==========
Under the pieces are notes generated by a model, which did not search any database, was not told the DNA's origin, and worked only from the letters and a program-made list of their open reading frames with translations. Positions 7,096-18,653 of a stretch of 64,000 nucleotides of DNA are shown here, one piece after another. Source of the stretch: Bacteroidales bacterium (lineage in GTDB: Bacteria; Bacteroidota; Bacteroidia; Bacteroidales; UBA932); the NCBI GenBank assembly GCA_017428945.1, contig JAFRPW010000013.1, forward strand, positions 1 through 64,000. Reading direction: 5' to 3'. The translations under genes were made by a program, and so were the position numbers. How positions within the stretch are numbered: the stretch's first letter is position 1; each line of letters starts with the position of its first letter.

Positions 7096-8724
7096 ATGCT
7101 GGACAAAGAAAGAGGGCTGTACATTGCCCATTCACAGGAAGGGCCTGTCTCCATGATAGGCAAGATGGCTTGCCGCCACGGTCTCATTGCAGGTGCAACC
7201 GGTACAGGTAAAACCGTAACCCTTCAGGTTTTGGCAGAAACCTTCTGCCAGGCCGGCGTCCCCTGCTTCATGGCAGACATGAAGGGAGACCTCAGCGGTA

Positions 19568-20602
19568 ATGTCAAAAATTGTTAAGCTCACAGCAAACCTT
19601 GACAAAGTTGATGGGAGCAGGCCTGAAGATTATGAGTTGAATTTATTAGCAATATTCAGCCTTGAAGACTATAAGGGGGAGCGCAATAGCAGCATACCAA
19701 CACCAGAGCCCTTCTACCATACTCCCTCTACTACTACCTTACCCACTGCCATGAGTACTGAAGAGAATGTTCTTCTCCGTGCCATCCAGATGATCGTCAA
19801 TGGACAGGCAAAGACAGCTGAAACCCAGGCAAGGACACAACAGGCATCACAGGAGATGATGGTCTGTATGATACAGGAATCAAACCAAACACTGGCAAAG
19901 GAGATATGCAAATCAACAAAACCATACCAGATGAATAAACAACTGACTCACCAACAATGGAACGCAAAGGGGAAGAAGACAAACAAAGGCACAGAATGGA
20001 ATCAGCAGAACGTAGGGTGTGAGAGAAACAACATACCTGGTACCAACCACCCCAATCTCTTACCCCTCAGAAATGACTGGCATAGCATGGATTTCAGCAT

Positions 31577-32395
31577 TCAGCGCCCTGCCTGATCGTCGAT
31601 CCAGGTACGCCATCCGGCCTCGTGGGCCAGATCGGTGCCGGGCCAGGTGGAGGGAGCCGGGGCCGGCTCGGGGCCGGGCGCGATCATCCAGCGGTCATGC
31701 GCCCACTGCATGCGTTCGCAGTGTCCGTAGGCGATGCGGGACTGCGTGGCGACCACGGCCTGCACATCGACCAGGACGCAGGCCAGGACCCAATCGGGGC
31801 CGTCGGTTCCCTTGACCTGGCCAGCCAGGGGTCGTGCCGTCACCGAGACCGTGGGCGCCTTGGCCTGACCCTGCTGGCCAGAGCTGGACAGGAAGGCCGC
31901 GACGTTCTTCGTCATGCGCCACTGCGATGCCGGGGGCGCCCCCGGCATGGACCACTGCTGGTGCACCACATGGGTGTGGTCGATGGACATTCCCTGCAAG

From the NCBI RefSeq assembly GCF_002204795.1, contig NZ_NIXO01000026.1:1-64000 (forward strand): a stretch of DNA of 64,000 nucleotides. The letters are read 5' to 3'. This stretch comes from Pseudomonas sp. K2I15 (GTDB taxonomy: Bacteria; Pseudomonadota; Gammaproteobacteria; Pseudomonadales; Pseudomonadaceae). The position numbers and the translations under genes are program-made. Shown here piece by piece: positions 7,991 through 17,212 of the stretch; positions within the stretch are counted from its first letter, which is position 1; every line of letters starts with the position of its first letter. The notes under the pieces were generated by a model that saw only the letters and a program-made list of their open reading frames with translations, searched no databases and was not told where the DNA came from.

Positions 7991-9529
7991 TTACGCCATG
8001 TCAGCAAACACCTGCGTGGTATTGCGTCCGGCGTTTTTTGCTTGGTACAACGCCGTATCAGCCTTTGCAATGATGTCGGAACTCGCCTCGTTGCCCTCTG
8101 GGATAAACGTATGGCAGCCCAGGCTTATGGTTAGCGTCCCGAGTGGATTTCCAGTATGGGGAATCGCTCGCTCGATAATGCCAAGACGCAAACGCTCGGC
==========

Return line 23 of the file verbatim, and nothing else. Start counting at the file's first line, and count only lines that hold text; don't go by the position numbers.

8101 GGATAAACGTATGGCAGCCCAGGCTTATGGTTAGCGTCCCGAGTGGATTTCCAGTATGGGGAATCGCTCGCTCGATAATGCCAAGACGCAAACGCTCGGC